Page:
I ordered Vitello ai Funghi e Vino Bianco from the Specialities menu, and was disappointed when the “marianted” veal scallops arrived at the table – my plate had more pasta than veal on it, the wine sauce making it look as if there was more meat.  The ‘wild mushrooms’ tasted as if they were out of a tin. The overriding taste was one of extreme saltiness, dominating the promised wine in the sauce.  The dish, with four small veal scallops, cost R115.  I did not think this to be good value.

I asked Mike if I could keep the paper copies of the menu, and he said he had to get permission for this.  I did not get a response to the request.  The same reply came to the request for a copy of the laminated menu.  No reply was received but the Manager Kurt Henderson brought it to the table, being proactive in giving me the new menu effective 2 September.  This was the only interaction I had with him, even though he could see me – no one was interested in how I enjoyed my meal, despite Mike seeing me making notes.  I felt that the manager had little control over his staff – the waiters were huddled in a group, chatting, and I had to request a menu for the dessert, and a bill – nothing came proactively.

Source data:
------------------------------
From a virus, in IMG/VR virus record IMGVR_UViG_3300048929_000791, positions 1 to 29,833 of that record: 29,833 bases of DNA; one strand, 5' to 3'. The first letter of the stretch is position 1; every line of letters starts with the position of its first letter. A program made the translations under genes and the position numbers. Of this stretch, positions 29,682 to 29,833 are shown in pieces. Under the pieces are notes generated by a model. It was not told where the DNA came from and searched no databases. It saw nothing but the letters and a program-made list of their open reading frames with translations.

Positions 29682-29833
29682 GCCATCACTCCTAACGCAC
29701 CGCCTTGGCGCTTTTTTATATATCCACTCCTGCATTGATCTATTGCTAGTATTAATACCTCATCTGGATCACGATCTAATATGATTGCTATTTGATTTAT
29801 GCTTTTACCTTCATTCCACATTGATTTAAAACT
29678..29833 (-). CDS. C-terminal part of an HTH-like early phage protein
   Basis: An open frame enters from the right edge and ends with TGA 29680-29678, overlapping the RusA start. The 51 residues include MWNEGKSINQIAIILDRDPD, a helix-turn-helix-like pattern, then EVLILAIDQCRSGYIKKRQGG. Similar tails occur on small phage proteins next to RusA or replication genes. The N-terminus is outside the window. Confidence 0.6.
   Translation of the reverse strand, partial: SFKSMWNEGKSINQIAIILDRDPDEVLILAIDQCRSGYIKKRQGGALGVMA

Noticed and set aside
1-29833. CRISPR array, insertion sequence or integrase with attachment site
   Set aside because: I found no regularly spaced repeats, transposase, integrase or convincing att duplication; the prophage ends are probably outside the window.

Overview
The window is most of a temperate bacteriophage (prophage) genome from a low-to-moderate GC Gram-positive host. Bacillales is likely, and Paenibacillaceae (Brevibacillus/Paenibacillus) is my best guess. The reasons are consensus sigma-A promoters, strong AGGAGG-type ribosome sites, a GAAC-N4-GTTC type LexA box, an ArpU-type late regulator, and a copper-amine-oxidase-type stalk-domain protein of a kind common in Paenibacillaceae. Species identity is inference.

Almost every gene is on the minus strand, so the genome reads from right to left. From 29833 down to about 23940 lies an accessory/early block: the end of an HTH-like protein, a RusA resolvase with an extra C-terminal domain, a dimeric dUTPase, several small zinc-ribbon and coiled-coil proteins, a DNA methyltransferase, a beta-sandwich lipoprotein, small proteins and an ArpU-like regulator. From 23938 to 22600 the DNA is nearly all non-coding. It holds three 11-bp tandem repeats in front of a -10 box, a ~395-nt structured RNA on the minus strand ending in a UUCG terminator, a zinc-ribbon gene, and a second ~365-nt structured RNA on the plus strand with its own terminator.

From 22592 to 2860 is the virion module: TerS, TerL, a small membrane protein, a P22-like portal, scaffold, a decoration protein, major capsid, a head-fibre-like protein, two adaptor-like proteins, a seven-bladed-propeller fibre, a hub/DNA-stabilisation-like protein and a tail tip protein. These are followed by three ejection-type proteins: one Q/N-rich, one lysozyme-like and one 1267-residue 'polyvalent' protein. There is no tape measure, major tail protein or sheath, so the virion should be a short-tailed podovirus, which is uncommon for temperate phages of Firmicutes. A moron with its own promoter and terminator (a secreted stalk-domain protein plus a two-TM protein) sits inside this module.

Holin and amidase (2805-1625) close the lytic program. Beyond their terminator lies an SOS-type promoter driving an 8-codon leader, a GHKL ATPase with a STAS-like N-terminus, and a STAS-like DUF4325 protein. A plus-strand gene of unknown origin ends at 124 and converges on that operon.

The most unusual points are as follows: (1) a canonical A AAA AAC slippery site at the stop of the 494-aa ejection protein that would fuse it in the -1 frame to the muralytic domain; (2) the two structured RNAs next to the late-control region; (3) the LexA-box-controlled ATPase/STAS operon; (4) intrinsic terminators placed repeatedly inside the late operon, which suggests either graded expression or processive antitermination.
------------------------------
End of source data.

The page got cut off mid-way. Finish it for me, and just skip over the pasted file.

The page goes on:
I noticed that the prices between the menu of 1 September, and that of the new menu, had decreased for almost all the dishes at A Tavola, with the exception of those for the desserts.  I called the restaurant the following day, and owner GianCarlo Pironi’s ‘buon giorno’ was welcoming and friendly, very different to what I had experienced the evening before in his restaurant.  He confirmed that the price reductions will hold for the time to come, as their supplier of Italian foods has managed to negotiate good deals with their suppliers, and therefore they could reduce their food prices – compliments to the chef for passing this price benefit on to the A Tavola customers!